Second Sunday Open House Tours

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Join us for a special tour event  Our March Second Sunday Open House Tours will have a special focus as we prepare to commemorate the 250th anniversary of the Weston Tea Party on March 28th.  Join us and learn more about the attack on the Golden Ball and how it helped to shape the history of Weston.

Background to the event: In 1774, a group of irate citizens (Patriots) organized the "Weston Tea Party", painting their faces and raiding the Golden Ball Tavern, sending a warning to Isaac Jones (and perhaps hoping to capture him, though he was away at the time).  Isaac was considered to be loyal to the Crown and the local citizens were not happy.   They broke down the door, smashed windows and crockery and stole items from the bar, frightening his wife who was upstairs with a newborn.  We are pleased to offer free Second Sunday Open Houses at the Golden Ball Tavern Museum every second Sunday of the month from 1-3 p.m., January to November (in December we have a special Holiday Event). To learn about other special events and openings you can visit our website at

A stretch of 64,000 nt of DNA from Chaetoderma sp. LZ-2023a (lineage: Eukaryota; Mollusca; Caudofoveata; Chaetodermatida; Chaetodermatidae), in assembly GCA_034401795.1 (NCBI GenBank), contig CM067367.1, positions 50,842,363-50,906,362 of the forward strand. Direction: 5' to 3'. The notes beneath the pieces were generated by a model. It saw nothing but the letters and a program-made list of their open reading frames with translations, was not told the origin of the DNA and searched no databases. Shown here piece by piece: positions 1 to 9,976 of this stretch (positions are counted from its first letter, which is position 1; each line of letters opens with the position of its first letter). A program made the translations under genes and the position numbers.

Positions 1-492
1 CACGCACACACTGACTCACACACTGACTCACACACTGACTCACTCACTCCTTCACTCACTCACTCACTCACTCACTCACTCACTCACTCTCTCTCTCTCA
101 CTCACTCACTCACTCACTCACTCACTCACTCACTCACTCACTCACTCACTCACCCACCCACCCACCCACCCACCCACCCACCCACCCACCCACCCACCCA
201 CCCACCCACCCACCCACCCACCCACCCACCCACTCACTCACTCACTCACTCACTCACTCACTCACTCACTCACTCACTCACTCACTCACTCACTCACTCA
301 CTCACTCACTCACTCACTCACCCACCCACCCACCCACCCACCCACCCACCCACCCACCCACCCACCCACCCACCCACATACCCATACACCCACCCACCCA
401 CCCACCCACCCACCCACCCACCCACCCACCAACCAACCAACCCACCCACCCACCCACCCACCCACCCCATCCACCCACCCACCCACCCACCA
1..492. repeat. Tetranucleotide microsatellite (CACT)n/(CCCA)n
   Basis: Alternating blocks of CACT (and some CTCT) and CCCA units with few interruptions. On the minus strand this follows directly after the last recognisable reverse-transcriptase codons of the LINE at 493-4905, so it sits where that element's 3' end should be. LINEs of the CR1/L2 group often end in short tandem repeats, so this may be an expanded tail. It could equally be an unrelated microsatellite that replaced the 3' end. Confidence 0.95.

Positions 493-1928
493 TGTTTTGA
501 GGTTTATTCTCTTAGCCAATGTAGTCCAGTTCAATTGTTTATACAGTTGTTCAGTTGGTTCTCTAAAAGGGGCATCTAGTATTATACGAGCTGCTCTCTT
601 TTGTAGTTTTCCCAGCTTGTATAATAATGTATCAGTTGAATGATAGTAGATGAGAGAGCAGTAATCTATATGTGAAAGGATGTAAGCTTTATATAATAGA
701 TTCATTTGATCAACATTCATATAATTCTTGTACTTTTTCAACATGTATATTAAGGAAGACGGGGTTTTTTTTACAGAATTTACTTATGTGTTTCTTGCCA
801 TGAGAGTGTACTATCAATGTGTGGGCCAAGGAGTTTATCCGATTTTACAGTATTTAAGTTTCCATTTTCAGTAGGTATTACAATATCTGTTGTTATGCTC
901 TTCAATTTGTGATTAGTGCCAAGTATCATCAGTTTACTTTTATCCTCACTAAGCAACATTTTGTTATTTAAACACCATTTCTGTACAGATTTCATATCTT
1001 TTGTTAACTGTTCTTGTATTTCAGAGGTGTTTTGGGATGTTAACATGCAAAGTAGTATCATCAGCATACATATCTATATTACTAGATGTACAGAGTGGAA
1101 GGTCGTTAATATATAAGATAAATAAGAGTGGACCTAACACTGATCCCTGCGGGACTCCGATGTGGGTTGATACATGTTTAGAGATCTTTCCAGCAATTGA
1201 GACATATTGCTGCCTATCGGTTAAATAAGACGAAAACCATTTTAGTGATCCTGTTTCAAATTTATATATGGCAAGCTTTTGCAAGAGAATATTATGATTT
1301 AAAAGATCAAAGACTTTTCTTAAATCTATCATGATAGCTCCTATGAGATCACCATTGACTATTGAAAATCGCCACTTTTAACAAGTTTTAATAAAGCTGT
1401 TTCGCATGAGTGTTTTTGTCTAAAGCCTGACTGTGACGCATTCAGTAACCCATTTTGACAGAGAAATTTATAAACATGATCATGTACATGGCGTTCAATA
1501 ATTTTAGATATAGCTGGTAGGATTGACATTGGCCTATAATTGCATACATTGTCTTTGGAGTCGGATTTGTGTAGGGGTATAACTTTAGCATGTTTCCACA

Our guides will lead you through the house and tell stories of the Jones family and our wonderful revolutionary history.  The museum has a vast collection of original artifacts and furnishings on display

The Golden Ball Tavern was established and operated by prominent Weston resident, Isaac Jones.  The tavern "at the sign of the Golden Ball" operated as an inn from 1770 to 1793 and played a pivotal role in the unfolding of the Revolutionary War when it served as a base for British spies, was the site of the Weston Tea Party and had a brief visit from Paul Revere's men. The house and Tavern were later occupied and carefully preserved for 200 years by six generations of the Jones family until it was acquired by the Golden Ball Tavern Trust in the 1960's. 

Here history still lives and breathes, telling the story of change through time. Come and explore this unique Revolutionary era tavern and learn of "the spies who went out in the cold", the "other" tea party, and the eventful visit of Paul Revere's men.

The Tavern is listed on the National Register of Historic Places and is entirely self-sustaining.